Community on lockdown – what comes next?
From Chair of the Board
Vituttaa. What would be the proper translation for that? During the past year, we’ve struggled with ever-changing situations. Cancelled gatherings on short notice. Heard words of encouragement only to have another turn towards darkness. Received criticism that felt excessive and unfair.
This turmoil has most definitely affected my personal wellbeing. Excessive Wolt orders, growing piles of laundry and snoozing until the first mandatory Zoom meeting… For our community, the pressure to succeed and fight the pain has always been there. The earliest column of a KY chair on my Google Drive is from May 2003, written about the anxiety and an unforgiving atmosphere.
“In our community, everyone should be able to say aloud when they can’t. One doesn’t always have to perform and pull through. And there is nothing wrong in failing sometimes.” (Kylteri, 2003)
We need to be more forgiving to ourselves. Especially as we head towards another spring of closed restaurants and gyms, cancelled hobbies and little to no live gatherings, this is nothing we can ever get completely used to. I’m very happy for everyone who has managed to optimise their daily lives to be productive, balanced and healthy. But that is not the universal norm.
For most of us, small steps and successes build better wellbeing and happier everyday this spring.
New board, new volunteers, similar challenges – what has KY done?
KY is a community made of students, and our volunteers are not immune to the wellbeing challenges of the broader community. Our traditions, working culture structures have formed over 110 years: we know how to organise strong traditional events and advocate for business students’ interests. Our culture lives on all the live interactions at the events in our community and random meetings on campus. It has taken time to shake things up, but we are getting there.
Concretely, we have looked at this challenge in three ways: setting predictable restrictions, supporting associations, and advocating better practices in studies at the School of Business.
Firstly, we have wanted to set restrictions and give recommendations that comply with the authorities but also give guidance in the longer-term. Our board has made the decisions trying to treat everyone in our community equally: closing our premises, recommending remote and hybrid gatherings and piloting remote concepts in committees run by board members.
Secondly, we opened Saha as a support point for associations organizing remote events. In addition, KY Foundation project grants are available for support in trying out new remote concepts. The first approved grant was to Aalto Investment Club’s Aalto Invests, a new concept for bringing the community together in a game-like form. More details on how to apply for project grants are here.
Thirdly, our meetings with the Dean and other School of Business faculty and staff have played an important part. Including community aspects in studies, supporting students with more flexible study arrangements and promoting summer courses to assist everyone’s personal schedule.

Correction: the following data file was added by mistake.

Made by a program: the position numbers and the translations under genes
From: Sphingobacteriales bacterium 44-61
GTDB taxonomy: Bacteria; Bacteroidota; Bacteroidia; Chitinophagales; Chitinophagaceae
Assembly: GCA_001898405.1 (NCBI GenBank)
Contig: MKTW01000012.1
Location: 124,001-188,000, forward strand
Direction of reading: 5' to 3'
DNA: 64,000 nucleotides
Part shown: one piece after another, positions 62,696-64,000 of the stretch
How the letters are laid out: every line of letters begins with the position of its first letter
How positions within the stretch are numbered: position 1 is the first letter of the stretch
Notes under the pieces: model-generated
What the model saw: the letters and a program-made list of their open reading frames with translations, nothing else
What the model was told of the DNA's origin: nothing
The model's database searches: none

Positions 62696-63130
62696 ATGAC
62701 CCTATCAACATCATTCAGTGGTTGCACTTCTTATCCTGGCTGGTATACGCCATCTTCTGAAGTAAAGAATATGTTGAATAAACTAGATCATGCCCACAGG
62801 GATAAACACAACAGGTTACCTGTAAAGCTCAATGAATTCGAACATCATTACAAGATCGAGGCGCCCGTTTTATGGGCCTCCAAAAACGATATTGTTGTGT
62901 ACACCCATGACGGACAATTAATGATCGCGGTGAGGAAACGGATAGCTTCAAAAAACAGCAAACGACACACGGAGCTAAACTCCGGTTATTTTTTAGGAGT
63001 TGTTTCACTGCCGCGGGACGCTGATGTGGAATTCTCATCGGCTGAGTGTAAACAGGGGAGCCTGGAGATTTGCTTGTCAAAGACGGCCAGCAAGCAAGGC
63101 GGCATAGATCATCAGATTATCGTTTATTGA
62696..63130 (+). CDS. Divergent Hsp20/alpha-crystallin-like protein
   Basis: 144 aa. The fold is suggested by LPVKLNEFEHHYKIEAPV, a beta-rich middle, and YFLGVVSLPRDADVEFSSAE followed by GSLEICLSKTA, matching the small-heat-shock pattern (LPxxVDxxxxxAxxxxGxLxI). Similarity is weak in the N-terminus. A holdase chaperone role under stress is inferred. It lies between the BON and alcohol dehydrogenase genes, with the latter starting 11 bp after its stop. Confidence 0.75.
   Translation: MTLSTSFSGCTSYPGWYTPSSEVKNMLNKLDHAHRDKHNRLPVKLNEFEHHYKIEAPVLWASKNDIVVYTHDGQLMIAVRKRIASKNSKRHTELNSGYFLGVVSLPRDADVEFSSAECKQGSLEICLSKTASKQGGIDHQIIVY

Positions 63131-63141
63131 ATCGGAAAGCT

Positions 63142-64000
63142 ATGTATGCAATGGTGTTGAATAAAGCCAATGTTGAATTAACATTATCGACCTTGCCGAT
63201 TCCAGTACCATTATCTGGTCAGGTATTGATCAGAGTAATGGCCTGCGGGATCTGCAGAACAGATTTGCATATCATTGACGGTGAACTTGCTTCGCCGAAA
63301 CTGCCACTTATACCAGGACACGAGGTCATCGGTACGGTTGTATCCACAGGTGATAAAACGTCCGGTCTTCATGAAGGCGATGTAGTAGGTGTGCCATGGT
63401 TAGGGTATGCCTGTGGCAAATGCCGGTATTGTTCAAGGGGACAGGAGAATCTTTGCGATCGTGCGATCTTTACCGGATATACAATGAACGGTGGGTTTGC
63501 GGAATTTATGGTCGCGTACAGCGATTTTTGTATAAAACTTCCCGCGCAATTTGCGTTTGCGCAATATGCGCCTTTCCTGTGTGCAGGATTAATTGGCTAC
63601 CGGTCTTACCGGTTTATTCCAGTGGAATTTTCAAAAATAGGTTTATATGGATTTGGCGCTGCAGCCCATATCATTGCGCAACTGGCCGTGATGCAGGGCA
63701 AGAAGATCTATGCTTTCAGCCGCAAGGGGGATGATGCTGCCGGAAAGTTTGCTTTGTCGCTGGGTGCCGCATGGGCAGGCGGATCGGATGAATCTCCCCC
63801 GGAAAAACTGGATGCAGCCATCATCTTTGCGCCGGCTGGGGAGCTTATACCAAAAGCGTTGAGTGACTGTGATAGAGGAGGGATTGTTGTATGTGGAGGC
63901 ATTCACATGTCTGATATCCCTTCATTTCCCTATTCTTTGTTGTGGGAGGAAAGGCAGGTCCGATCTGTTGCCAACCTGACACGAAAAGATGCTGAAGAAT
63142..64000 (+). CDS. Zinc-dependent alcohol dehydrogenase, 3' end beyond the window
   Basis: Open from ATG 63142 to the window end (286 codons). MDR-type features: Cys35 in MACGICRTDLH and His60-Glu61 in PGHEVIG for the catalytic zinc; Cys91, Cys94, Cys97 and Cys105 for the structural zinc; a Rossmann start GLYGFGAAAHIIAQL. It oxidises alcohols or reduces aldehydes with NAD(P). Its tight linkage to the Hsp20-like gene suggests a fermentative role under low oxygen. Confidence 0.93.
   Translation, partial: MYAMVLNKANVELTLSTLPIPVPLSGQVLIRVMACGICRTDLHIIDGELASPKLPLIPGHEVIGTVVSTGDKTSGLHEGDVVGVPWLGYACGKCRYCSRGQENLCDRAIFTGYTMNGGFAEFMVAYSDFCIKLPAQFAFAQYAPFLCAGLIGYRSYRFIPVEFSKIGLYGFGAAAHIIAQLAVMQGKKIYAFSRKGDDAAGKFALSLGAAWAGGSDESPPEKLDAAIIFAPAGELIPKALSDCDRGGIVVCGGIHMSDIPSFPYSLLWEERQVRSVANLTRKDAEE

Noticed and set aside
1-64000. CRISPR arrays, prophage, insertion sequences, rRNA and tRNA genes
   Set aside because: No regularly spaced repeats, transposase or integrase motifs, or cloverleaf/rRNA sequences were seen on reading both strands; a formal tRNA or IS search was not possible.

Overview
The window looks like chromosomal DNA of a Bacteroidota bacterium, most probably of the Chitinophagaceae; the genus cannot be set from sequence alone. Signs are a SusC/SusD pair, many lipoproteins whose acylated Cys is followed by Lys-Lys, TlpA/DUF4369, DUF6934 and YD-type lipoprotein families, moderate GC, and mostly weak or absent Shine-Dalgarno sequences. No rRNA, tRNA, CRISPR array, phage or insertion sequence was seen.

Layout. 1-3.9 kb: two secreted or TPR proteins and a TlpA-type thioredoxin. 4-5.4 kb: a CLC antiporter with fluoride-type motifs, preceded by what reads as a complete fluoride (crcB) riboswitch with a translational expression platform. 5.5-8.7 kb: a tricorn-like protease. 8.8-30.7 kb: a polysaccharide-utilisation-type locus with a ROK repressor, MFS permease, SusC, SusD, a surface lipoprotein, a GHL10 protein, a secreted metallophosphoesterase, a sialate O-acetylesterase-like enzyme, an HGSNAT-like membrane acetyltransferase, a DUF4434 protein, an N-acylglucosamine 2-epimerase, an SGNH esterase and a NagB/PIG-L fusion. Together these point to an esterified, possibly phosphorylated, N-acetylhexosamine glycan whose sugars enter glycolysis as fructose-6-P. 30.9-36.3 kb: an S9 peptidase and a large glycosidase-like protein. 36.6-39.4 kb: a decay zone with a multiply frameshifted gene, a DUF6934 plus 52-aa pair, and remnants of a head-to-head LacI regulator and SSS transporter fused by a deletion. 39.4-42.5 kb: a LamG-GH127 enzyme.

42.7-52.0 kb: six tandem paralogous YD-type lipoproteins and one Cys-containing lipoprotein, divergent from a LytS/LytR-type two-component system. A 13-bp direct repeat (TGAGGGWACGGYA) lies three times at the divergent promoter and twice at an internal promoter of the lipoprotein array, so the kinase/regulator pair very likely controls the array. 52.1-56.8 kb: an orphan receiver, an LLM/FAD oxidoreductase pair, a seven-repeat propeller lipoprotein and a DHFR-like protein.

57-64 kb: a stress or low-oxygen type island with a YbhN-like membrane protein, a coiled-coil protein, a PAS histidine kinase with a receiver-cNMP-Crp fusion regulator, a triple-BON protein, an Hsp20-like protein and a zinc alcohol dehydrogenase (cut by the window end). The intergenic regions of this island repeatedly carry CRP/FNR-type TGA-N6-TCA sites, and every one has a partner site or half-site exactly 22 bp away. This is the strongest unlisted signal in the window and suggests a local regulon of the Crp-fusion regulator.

We’d love to hear what you want us to do. Shoot me a message anytime!
Yes, distance learning is flexible, but the pandemic situation takes away the gains.
Students are looking for concrete solutions from the Finnish Government and health authorities in both municipalities and the FSHS. In the special COVID-19 briefing directed at students from ministers Sanna Marin, Annika Saarikko and Jussi Saramo, the ministers’ answers were focused on surface-level patches, not sustainable solutions.
Ministers agreed that we are facing an exceptional situation. Some silver-linings of COVID-19 were raised, including the added flexibility to learning. Saarikko brought up the social and health reform, but it does not help us tackle the immediate crisis in any way. Some reliefs, including flexibility to study grants by Kela, have been added. That deserves a thank you.
Unfortunately, none of the measures help the students facing months-long queues for urgent mental health services. Those who are facing lockdown alone in their new homes. International students who cannot visit their families due to closed borders.
We students, mostly young adults forging our personal, professional and academic identities, have been feeling alone. Stronger support measures and a sense of caring need to emerge.
The situation requires more resources for urgent mental health and student services.
Annika Nevanpää, the chair for the National Union of University Students in Finland (SYL), highlighted on Twitter students’ disappointment for the briefing. We expected something new but received taps on the back. Adding resources to mental health and FSHS, supporting student services in universities, and opening campuses for our communities safely? That is what we need.
The ministers promised that after the three-week lockdown, the restrictions would be stricter for adults whereas the young would have the chance to go back to normal as much as possible. Students in higher education are young adults and this won’t help us in any way. We have already been studying remotely for one year and there have been no signs of going back to normal.
The government needs to show light at the end of the tunnel for us, students in higher education. Prime Minister Marin concluded the briefing by stressing that the restrictions are there to help us and get back to normal as soon as possible. Most students understand that. One thing is clear: the vague concept of hope does not help when you are screaming for help and no one answers.
CHAIR OF THE BOARD
040 414 3619